a Scythian king of the second century B.C.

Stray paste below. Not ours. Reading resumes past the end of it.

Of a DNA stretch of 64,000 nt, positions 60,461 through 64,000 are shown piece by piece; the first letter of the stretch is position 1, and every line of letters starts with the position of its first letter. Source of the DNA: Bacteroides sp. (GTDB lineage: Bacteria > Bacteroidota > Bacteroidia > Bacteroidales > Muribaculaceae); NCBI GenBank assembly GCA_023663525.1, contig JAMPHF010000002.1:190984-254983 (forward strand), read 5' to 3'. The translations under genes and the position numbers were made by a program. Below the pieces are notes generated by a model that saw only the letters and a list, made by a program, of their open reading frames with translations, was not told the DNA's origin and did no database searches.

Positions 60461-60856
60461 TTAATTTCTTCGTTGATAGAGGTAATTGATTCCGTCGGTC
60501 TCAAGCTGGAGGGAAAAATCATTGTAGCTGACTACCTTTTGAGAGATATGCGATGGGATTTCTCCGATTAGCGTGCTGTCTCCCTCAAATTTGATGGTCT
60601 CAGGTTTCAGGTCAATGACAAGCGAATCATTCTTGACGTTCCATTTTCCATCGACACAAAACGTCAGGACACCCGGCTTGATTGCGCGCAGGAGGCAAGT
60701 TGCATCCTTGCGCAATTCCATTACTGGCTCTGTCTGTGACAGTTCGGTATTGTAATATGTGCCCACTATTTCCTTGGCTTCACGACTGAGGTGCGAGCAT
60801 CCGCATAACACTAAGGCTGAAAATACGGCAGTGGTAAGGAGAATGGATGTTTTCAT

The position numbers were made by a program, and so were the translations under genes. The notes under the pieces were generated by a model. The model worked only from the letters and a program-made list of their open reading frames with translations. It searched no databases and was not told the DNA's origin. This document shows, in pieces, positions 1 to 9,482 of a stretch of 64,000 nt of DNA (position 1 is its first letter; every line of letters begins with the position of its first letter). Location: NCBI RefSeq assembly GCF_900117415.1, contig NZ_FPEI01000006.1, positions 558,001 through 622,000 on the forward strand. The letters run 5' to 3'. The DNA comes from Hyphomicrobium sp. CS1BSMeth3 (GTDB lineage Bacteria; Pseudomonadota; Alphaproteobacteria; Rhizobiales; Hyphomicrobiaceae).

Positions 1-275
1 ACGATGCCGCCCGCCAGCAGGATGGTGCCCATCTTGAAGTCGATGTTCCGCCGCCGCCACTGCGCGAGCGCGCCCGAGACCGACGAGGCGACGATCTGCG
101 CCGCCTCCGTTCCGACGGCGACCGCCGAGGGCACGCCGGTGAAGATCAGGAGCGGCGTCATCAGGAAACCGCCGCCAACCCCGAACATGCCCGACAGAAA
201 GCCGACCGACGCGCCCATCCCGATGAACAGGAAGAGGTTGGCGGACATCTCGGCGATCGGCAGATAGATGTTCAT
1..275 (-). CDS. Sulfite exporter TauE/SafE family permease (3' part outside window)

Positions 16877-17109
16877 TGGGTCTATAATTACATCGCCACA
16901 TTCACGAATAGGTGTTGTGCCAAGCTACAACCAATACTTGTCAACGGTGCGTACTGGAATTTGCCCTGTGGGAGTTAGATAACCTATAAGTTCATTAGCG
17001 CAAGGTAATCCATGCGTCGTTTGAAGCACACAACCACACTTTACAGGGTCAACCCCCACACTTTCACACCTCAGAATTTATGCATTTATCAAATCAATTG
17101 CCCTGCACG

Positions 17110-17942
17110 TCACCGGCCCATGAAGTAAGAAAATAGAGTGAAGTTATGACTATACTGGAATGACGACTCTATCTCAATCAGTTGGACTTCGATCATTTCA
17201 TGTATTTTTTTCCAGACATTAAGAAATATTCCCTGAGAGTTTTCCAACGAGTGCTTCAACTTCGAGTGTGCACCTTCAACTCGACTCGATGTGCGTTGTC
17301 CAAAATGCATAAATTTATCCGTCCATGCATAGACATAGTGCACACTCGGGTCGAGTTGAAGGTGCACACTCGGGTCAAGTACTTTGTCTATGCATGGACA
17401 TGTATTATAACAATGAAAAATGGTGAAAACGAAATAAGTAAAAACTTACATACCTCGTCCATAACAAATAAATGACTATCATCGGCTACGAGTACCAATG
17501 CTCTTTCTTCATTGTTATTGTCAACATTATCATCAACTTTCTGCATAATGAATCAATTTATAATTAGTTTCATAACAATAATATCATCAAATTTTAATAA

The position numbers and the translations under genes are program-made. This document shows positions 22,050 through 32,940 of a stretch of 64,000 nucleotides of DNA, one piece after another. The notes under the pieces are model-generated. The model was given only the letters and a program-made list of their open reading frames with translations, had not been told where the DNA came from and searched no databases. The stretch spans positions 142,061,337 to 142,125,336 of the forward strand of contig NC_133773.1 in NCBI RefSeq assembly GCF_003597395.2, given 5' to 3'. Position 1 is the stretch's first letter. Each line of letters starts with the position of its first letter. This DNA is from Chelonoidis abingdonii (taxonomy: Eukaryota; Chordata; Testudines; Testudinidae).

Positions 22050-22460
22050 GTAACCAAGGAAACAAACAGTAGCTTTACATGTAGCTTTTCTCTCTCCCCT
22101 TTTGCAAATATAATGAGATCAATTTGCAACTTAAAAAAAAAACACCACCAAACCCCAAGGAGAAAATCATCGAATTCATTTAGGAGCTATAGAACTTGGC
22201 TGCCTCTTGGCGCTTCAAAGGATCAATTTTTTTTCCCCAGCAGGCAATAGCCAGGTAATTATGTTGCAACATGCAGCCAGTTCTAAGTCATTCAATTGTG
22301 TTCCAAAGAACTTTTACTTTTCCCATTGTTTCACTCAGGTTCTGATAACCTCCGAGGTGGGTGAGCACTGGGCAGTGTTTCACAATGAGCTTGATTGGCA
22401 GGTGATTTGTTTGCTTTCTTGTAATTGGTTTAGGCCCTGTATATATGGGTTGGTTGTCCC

Under Scylurus, Scythia included the Crimean steppe and the lower courses of the luzhnyi Bug and Dnieper rivers; its capital was the city of Neapolis, on the site of what is now Simferopol’. In Olbia, which had come under Scythian rule, Scylurus minted coins, arranged for the export of grain with the aid of local merchants, and strove to expand the boundaries of his state and obtain an outlet to the sea. He conquered the Crimean coast, along with a number of possessions of Chersonesus, including Cercinitis and Kalos Limen. To achieve his territorial aims, he entered into a military alliance with the Sarmatian tribe of the Roxolani, but Chersonesus placed itself under the protection of the king of Pontus, Mithridates Eupator. In a war with Mithridates circa 108–107 B.C., during which Scylurus died, Scythia was defeated.